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Title: Individual differences in dynamic visual search
Author: Muhl-Richardson, Alexander
ISNI:       0000 0004 7224 9788
Awarding Body: University of Southampton
Current Institution: University of Southampton
Date of Award: 2017
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Many real-world tasks involve interacting with a range of electronic visual displays. Maintaining rapid and accurate performance on such tasks may be difficult due to situational stress, time-pressure, and an awareness of high error-costs. In a typical visual search, relevant target items must be identified amongst irrelevant distractors, but in a dynamic display all of these stimuli may undergo change. Much of the literature on visual search and monitoring examines static arrays and scenes, but dynamic displays present a more complex problem that involves greater demands on sustained attention and higher levels of both spatial and temporal uncertainty. The present thesis investigates visual search and monitoring using a novel dynamic search task and examines some of the individual factors that influence performance on this task. Chapter 1 provides a general introduction and review of the literature on visual search, relevant individual factors and two potentially beneficial interventions. Chapter 2 introduces and characterises a novel dynamic search task and, across three experiments, demonstrates predictive monitoring and the importance of individual differences in verbal working memory capacity and intolerance of uncertainty in accounting for variation in search performance. Chapter 3 shows that working memory training and transcranial direct current stimulation were not effective in improving search performance, but does reveal that target prevalence influenced target detection, predictive monitoring and the relationship between intolerance of uncertainty and search performance. Chapter 4 demonstrates similarities in the monitoring of colour and numerical information and shows that the need to search for a second category of target can have a negative impact on search performance and predictive monitoring. Finally, Chapter 5 summarises the findings from the empirical work in the preceding chapters and identifies a number of important theoretical and practical implications. Further work should continue to examine the contribution of individual variation in cognitive, personality and psychopathological traits to performance in complex visual tasks.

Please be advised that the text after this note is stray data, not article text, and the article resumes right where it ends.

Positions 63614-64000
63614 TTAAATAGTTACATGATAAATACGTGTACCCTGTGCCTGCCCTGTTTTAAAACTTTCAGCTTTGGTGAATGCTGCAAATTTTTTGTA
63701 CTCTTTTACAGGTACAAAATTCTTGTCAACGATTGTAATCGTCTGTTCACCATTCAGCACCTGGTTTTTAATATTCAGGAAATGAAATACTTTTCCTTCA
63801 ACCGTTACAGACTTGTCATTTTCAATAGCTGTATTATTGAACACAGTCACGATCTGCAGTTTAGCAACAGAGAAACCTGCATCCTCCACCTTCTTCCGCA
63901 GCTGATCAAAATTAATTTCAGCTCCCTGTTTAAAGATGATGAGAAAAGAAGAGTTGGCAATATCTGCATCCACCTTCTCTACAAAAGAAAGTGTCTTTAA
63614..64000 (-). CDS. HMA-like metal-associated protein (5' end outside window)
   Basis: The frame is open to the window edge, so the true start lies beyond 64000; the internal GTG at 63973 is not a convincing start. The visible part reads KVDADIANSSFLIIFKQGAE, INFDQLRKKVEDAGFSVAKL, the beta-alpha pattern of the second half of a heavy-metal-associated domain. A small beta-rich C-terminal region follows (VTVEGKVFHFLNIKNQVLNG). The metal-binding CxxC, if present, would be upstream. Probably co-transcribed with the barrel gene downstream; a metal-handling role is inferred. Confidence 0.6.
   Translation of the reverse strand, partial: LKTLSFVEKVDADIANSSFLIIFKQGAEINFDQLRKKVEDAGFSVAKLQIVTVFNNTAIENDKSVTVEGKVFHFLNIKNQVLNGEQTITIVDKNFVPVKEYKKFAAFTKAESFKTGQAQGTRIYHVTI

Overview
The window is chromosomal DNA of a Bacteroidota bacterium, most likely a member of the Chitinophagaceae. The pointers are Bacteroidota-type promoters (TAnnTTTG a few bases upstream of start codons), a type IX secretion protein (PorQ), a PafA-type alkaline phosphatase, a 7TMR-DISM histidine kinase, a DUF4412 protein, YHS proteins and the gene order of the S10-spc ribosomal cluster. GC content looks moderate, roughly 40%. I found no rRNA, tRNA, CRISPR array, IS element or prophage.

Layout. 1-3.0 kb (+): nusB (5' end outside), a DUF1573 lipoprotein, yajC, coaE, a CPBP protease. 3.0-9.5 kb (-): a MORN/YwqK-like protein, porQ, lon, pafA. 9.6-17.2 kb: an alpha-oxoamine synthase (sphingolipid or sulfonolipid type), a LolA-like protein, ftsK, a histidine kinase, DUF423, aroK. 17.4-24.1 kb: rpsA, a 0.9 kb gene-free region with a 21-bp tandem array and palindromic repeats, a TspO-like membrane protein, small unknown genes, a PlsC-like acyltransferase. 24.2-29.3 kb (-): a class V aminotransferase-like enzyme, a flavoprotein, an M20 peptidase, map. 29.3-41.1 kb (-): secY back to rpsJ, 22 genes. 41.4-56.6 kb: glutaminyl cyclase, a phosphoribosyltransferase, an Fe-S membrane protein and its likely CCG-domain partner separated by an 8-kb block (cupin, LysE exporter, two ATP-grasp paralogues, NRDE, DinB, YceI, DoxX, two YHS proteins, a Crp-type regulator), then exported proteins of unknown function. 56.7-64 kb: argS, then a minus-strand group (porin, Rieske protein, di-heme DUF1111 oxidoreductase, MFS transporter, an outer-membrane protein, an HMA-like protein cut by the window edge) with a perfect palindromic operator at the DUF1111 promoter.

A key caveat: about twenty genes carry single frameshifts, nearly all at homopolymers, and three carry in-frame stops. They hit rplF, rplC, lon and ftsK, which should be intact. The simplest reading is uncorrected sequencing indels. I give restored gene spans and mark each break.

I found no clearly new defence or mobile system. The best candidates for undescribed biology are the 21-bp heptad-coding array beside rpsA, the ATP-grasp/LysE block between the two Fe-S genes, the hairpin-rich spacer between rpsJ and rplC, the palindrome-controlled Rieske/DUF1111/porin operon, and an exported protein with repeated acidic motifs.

Supervisor: Hadwin, Julie ; Garner, Matthew ; Donnelly, Nicholas Sponsor: Not available
Qualification Name: Thesis (Ph.D.) Qualification Level: Doctoral
EThOS ID:  DOI: Not available